1939 New York World's Fair

Building the world of tomorrow

April 30 - October 31, 1939 and May 11 - October 27, 1940

The date of this exhibition was chosen to commemorate the 50th anniversary of the accession of the first American President George Washington. But in fact, the New York personalities were dishonoured because in 1939 Chicago had received the first American World's Fair. All means were good to organize a world exhibition in New York, they told F. D. Roosevelt in 1935, who accepted the initiative without hesitation.

After the constitution of a group of 96 people for the organization of the event, the decision of the place of this exhibition was stopped: it would take place on the old dump of Queens.
The chosen site was in fact a scrap metal dump as well as a swampy area. In order to make the land usable, three years of work were needed to drain the swamp, remove the scrap metal, make the land usable and plant 10,000 trees.

A national fundraising campaign was organised to raise money, and private capital and aid from the City of New York were also added.

On 16 November 1936, President Roosevelt invited nations from around the world to participate in the event; 58 nations responded in the affirmative. 30 states and many industrialists later joined the ranks.

The exhibition was structured in 9 zones, the centre of which was the exhibition emblem "Trylon and Perisphere". The company pavilions were positioned more prominently than the national pavilions because the organisers believed that capitalism was more beneficial to humanity than nationalism.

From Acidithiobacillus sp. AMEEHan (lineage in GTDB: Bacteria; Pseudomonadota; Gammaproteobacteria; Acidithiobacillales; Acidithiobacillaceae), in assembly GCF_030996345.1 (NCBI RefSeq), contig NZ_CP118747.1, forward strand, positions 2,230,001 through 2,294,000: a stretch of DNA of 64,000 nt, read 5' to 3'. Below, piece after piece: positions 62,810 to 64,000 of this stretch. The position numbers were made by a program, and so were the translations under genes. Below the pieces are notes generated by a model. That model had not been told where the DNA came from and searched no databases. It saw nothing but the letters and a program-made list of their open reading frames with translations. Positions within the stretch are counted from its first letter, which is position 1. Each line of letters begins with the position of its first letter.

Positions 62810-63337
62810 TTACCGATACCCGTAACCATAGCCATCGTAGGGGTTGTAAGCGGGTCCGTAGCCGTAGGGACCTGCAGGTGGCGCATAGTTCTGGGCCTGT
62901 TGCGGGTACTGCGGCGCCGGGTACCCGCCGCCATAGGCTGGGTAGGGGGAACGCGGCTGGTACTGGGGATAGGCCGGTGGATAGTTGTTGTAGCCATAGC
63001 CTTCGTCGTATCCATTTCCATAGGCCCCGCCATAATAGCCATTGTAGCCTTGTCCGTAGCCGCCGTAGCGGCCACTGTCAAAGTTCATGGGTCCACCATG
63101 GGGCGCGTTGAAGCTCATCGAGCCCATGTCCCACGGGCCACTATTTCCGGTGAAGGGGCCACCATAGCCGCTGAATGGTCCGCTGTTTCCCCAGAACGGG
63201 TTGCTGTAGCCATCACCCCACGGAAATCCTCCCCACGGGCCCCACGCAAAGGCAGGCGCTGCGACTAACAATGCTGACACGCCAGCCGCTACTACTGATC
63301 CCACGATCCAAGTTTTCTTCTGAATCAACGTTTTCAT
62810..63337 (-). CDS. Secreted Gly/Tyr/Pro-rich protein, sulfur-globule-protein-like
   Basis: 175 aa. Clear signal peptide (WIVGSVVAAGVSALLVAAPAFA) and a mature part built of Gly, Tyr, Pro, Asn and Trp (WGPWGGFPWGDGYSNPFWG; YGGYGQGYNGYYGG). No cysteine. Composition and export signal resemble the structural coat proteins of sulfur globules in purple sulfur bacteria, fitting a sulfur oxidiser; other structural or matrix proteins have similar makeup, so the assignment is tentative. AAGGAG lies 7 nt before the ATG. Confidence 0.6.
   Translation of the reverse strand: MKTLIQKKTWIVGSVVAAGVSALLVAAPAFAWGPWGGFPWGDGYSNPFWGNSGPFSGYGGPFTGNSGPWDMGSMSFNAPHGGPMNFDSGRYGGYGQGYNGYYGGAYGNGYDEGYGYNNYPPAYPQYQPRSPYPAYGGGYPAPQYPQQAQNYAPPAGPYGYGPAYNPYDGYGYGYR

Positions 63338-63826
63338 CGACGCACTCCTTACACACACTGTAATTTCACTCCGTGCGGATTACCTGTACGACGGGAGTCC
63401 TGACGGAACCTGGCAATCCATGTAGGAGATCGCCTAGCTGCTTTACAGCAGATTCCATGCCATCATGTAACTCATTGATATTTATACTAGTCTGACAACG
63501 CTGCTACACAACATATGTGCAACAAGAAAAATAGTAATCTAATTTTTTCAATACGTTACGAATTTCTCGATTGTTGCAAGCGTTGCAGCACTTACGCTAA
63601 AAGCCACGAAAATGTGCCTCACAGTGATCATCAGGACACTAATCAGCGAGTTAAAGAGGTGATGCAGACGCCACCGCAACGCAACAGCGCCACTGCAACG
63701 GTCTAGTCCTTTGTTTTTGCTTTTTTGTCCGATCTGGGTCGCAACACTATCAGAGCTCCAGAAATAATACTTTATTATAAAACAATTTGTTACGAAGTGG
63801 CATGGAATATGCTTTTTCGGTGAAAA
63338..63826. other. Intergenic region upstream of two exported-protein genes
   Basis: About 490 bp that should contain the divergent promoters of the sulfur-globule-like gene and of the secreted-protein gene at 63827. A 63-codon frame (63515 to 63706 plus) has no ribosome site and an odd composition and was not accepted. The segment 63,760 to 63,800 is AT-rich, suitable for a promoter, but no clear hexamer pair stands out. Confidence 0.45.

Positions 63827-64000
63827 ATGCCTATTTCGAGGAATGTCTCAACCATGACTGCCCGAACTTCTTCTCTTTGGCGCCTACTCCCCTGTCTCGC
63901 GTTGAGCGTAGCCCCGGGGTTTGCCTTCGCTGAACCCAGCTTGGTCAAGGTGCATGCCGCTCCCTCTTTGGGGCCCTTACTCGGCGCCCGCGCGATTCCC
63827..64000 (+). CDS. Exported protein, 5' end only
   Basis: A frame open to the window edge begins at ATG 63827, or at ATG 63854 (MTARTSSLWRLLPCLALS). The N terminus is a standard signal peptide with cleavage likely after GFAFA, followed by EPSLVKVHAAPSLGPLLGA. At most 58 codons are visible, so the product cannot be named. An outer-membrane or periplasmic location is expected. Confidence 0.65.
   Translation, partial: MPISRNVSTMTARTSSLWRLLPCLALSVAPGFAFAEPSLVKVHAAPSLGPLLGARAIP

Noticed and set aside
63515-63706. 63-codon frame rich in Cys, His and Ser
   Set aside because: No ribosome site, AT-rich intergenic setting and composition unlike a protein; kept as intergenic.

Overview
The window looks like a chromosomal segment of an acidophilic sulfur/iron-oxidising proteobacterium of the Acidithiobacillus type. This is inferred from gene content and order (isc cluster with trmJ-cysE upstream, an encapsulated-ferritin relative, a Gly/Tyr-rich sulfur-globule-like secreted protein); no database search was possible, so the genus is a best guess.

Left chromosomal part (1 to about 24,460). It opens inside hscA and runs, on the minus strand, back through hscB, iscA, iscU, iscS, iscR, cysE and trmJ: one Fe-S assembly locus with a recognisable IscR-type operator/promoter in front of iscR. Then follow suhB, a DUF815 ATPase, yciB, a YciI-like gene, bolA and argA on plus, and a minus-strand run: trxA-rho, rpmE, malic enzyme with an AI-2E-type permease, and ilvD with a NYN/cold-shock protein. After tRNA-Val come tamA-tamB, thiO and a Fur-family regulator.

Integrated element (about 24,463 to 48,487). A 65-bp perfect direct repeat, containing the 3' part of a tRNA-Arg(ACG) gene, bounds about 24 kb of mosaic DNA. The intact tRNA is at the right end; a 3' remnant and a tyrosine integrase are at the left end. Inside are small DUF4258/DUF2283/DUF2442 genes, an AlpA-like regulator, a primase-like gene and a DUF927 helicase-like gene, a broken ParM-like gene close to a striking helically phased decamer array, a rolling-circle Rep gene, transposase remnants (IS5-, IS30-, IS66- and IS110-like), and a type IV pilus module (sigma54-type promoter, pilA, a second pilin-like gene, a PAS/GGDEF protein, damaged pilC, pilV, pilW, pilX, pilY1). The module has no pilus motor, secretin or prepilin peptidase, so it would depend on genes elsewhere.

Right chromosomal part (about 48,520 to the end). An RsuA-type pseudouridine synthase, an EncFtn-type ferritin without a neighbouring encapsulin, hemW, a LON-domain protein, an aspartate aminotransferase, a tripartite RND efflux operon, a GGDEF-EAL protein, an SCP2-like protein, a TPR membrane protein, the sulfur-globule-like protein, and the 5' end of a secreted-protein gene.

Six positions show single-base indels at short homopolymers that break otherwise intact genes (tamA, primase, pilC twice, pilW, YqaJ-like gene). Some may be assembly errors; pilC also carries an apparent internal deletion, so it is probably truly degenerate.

The Second World War was in full swing during this exhibition, which spoiled the party somewhat. The exhibition did its utmost to give the conflict a prominent place by informing visitors about the events in many pavilions.

Robert Mose, New York's Director of Open Space, wanted to turn the exhibition grounds into a park once the festival was over, but unfortunately, given the exhibition's deficit, there was no money left to make his dream come true. And it was not until 1964, after the second exhibition, that the park took shape under the name of Flushing Meadows.

Finally, despite the 50 million visitors who came during the two years of the exhibition, it did not achieve the expected turnover and had a deficit of $18 million.